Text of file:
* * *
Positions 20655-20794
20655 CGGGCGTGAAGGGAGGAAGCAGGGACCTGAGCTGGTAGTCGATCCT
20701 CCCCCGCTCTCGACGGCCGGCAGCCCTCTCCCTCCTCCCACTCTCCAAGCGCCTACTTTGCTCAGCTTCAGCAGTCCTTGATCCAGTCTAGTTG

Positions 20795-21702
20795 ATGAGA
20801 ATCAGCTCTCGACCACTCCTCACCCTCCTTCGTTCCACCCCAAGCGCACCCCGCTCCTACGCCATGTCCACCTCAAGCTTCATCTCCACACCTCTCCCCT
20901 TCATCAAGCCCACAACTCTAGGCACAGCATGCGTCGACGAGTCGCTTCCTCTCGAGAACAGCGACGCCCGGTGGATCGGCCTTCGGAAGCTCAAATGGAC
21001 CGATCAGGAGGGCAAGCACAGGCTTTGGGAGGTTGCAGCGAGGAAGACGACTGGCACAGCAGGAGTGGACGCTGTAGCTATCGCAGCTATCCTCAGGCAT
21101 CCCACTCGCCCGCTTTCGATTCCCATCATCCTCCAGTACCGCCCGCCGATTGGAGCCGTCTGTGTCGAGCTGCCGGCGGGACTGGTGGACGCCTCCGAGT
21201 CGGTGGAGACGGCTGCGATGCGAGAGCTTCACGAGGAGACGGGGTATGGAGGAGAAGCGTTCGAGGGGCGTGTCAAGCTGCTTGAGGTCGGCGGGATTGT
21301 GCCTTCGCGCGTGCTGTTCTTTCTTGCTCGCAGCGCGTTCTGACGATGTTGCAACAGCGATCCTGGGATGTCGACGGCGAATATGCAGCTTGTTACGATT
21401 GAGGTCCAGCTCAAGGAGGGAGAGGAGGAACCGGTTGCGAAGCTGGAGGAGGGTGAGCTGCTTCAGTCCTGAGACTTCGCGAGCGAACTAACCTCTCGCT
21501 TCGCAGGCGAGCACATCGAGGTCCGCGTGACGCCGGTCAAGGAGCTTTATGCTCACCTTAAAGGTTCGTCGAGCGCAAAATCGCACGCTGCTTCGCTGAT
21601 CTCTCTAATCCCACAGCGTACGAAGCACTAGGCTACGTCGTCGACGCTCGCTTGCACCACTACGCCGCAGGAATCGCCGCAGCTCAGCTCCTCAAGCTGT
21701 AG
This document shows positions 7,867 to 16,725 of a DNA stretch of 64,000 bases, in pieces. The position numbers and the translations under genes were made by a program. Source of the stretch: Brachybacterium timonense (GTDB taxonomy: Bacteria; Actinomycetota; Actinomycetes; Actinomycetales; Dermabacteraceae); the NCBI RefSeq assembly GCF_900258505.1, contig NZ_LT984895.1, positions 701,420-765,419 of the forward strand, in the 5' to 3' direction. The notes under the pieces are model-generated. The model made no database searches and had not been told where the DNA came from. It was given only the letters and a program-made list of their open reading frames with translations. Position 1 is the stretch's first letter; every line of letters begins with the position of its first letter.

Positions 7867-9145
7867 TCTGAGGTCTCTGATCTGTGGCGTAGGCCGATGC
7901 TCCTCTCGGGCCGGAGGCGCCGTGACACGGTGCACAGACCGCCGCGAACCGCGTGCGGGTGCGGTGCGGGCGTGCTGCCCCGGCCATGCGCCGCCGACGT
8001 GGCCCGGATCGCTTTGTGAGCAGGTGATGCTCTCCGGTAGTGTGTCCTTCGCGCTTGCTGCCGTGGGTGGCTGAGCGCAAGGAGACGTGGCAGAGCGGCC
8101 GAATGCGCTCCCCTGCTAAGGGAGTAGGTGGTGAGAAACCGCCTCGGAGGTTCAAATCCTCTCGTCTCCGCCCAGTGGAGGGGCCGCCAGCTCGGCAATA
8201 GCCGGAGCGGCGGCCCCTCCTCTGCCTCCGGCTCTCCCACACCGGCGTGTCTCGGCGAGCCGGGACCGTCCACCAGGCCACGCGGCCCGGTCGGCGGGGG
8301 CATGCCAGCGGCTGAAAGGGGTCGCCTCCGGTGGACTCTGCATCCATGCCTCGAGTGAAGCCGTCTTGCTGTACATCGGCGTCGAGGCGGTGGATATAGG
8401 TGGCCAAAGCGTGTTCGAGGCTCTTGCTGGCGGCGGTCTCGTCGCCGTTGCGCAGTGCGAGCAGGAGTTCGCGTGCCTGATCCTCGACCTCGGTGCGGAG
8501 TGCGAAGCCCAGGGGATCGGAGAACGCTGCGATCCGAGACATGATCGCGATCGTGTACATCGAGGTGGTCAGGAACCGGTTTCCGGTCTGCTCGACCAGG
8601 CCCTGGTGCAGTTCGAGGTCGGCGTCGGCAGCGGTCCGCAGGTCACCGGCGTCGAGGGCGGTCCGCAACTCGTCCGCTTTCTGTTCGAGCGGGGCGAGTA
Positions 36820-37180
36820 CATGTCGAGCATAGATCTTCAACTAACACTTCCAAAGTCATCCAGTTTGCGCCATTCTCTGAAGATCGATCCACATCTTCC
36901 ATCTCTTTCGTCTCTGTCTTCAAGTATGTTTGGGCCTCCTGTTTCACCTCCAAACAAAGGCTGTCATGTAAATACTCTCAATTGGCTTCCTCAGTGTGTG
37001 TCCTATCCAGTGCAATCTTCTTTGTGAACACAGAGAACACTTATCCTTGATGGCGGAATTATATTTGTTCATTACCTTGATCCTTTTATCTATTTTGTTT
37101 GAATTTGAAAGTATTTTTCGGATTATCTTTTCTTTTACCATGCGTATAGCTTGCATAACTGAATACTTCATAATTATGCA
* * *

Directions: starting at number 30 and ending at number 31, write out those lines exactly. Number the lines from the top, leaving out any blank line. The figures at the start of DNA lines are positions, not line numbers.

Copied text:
37001 TCCTATCCAGTGCAATCTTCTTTGTGAACACAGAGAACACTTATCCTTGATGGCGGAATTATATTTGTTCATTACCTTGATCCTTTTATCTATTTTGTTT
37101 GAATTTGAAAGTATTTTTCGGATTATCTTTTCTTTTACCATGCGTATAGCTTGCATAACTGAATACTTCATAATTATGCA